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Thread: Backups

  1. #1
    Join Date
    Mar 2015
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    4

    Unanswered: Backups

    I was tasked to create weekly and daily snapshot backups of the data.
    Since I just started working with Postgres, I found the option to use pg_dump for the backup.
    Unfortunately the server being used does not have any room left on the /var directory where I am running the backup. After I execute it, it runs out of space and stops halfway through. The database backup ran with pg_dump dbname > file.gz is over 7gb since i tried running it inside the /tmp directory and it also crashed. As an alternative, I tried using the opt/app directory you see below, since it has the most amount of data available but i can a permission denied message. Are there any alternatives to accomplish my task? Should i look into gaining permission to the /opt/app directory or the backup should not be stored there?

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    Would the pg_dump name > output serve as a full weekly backup, or the daily snapshot?


    Any help would be greatly appreciated.

  2. #2
    Join Date
    Oct 2010
    Location
    Orlando, FL
    Posts
    311
    Provided Answers: 1
    Do this:

    Code:
    mkdir /database
    chmod 775 /database
    Now backup your data into the /database folder:

    Code:
    pg_dump dbname > /database/backup.sql
    *FYI*
    It's very bad practice to write to / directory however in your case, I think you can justify it. Let me know if you need more help or if this doesn't work for you.

  3. #3
    Join Date
    Mar 2015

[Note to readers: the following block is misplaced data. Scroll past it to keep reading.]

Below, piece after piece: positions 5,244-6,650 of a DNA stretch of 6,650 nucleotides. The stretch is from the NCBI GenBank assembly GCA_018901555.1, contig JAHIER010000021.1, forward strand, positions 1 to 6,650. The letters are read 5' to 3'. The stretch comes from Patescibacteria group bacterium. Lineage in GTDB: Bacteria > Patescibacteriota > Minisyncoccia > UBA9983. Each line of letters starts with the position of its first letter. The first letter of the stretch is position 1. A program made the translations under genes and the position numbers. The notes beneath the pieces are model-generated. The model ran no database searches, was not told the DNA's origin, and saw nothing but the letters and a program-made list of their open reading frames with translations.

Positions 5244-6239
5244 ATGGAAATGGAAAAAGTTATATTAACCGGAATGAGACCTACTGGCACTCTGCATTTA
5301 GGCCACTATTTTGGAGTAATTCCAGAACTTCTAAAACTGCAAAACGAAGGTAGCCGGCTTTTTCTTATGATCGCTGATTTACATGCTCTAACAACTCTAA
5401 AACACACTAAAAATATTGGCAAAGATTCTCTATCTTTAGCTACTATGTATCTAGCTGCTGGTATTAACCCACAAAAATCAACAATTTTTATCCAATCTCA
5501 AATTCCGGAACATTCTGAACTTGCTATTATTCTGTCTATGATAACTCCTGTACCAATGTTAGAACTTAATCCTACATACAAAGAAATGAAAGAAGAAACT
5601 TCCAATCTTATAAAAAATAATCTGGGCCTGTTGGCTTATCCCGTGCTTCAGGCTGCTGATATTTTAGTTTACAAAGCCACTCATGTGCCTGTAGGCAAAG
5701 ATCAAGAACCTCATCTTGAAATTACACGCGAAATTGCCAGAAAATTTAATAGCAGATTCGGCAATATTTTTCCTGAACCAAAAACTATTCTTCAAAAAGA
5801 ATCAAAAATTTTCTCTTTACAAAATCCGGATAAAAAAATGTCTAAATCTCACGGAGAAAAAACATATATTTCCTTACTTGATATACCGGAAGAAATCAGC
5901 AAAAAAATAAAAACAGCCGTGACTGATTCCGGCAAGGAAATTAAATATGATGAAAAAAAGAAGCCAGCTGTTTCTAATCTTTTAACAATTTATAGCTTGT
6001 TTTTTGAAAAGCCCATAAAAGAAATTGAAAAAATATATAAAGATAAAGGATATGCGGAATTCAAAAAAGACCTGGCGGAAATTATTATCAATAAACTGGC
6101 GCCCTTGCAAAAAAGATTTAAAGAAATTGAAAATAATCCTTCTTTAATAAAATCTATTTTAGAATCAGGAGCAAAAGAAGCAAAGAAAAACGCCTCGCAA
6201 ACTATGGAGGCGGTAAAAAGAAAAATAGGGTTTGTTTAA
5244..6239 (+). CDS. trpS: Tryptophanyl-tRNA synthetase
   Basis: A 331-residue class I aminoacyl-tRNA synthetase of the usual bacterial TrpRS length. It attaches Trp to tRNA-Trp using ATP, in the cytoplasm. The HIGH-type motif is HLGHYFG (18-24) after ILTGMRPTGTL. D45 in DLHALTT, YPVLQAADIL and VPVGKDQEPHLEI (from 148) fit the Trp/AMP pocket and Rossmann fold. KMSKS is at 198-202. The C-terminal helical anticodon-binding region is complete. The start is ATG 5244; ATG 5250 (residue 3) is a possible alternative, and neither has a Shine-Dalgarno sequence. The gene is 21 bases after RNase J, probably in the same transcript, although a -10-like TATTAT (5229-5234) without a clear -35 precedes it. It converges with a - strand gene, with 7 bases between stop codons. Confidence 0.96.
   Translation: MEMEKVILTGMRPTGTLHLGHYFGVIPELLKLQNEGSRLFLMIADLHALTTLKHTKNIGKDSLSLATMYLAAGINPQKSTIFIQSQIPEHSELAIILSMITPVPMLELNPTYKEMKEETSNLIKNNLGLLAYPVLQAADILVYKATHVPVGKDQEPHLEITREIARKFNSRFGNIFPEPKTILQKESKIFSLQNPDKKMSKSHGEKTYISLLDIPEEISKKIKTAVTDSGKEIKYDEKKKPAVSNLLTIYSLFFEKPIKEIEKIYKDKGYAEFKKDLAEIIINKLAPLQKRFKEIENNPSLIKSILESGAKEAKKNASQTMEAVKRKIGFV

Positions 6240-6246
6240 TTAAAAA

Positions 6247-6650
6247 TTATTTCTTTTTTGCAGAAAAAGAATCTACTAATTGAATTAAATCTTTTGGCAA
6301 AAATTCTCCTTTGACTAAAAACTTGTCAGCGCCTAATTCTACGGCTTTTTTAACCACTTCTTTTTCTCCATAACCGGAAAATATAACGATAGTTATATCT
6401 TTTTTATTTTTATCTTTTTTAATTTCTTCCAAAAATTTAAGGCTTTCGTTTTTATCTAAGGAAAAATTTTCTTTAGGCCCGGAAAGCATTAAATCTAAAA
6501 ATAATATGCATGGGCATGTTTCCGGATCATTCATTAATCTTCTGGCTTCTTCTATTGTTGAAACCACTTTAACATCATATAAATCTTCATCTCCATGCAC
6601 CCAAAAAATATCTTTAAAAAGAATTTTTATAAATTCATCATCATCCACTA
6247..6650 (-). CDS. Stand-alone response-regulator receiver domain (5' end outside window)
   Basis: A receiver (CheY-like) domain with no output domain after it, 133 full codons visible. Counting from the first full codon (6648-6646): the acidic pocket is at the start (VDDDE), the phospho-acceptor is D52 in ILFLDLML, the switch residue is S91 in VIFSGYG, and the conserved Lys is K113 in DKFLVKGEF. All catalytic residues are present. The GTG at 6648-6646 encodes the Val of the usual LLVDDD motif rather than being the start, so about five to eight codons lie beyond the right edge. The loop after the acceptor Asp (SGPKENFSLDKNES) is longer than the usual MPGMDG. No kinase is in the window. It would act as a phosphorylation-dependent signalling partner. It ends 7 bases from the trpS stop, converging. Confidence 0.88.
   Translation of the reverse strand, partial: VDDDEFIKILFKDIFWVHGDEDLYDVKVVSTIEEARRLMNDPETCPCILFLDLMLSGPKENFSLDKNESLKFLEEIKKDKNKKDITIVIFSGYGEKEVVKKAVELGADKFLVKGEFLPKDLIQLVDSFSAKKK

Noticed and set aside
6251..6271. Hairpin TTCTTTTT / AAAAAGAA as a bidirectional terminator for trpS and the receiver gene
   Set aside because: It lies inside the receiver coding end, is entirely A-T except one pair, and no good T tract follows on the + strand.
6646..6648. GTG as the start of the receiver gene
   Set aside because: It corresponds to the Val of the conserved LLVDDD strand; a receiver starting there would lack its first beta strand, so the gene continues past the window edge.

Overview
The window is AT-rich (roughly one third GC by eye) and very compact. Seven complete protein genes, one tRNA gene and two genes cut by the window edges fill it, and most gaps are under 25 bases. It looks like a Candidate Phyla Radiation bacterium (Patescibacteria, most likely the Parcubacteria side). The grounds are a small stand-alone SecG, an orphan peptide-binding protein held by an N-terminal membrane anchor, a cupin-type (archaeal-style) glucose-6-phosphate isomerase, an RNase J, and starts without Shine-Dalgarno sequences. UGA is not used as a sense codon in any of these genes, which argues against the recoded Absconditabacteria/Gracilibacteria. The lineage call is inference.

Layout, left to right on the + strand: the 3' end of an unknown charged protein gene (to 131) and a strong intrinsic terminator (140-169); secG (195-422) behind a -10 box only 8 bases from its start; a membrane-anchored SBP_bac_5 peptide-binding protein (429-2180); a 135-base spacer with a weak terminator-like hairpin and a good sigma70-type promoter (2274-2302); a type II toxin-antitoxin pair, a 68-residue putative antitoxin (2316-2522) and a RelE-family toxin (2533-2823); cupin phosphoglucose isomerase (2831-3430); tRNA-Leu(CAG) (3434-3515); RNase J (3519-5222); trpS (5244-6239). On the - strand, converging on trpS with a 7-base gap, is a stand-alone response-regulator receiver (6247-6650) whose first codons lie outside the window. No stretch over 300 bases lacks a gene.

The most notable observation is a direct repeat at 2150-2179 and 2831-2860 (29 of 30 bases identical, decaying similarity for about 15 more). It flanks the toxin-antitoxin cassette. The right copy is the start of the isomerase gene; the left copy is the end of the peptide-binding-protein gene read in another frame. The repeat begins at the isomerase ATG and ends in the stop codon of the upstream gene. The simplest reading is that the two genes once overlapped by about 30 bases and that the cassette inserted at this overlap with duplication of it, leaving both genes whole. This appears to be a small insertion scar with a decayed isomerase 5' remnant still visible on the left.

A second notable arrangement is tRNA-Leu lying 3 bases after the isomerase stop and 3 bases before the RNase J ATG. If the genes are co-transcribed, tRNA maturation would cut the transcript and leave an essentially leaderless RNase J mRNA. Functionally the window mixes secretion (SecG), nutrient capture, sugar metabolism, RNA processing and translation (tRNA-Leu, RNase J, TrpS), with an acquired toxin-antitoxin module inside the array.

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    4
    Thank you for the suggestion.
    You proposed to write the backup to the root directory, but according to the output of df -h, root only shows 11GB available, while /OPT/APP contains more than 400. With that said, wouldn't it be better to store the backup into the /opt directory? I actually tried to do so, but got a permission error. I have sudo rights, but get the error regardless. Sorry for all the questions, I am new to linux and postgres so some of the questions might be very basic...

  4. #4
    Join Date
    Oct 2010
    Location
    Orlando, FL
    Posts
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    Provided Answers: 1
    Show me:

    Code:
    whoami;groups

  5. #5
    Join Date
    Mar 2015
    Posts
    4
    Quote Originally Posted by CarlosinFL View Post
    Show me:

    Code:
    whoami;groups
    it outputs two lines:
    my username
    my company

    it uses active directory for the users.

  6. #6
    Join Date
    Mar 2015
    Location
    Indonesia
    Posts
    3
    Quote Originally Posted by brito View Post
    Thank you for the suggestion.
    You proposed to write the backup to the root directory, but according to the output of df -h, root only shows 11GB available, while /OPT/APP contains more than 400. With that said, wouldn't it be better to store the backup into the /opt directory? I actually tried to do so, but got a permission error. I have sudo rights, but get the error regardless. Sorry for all the questions, I am new to linux and postgres so some of the questions might be very basic...
    from my opinion , you can make directory inside /opt/app

    Code:
    sudo mkdir /opt/app/backupfolder
    Code:
    cd /opt/app/
    and check current owner of that directory
    Code:
    ls -l
    then changing it's with you id/username
    Code:
    sudo chown -R yourid backupfolder
    Code:
    sudo chmod -R 755 backupfolder
    then you can create crontab for weekly or daily backup to that directory
    Code:
    crontab -e
    to see what current crontab running
    Code:
    crontab -l
    hope that will help

  7. #7
    Join Date
    Mar 2015
    Posts
    4
    Quote Originally Posted by r4lly99 View Post
    from my opinion , you can make directory inside /opt/app

    Code:
    sudo mkdir /opt/app/backupfolder
    Code:
    cd /opt/app/
    and check current owner of that directory
    Code:
    ls -l
    then changing it's with you id/username
    Code:
    sudo chown -R yourid backupfolder
    Code:
    sudo chmod -R 755 backupfolder
    then you can create crontab for weekly or daily backup to that directory
    Code:
    crontab -e
    to see what current crontab running
    Code:
    crontab -l
    hope that will help
    In addition to your suggestion, creating the crontab as root solved the problem for me.
    Thank you for the assistance.

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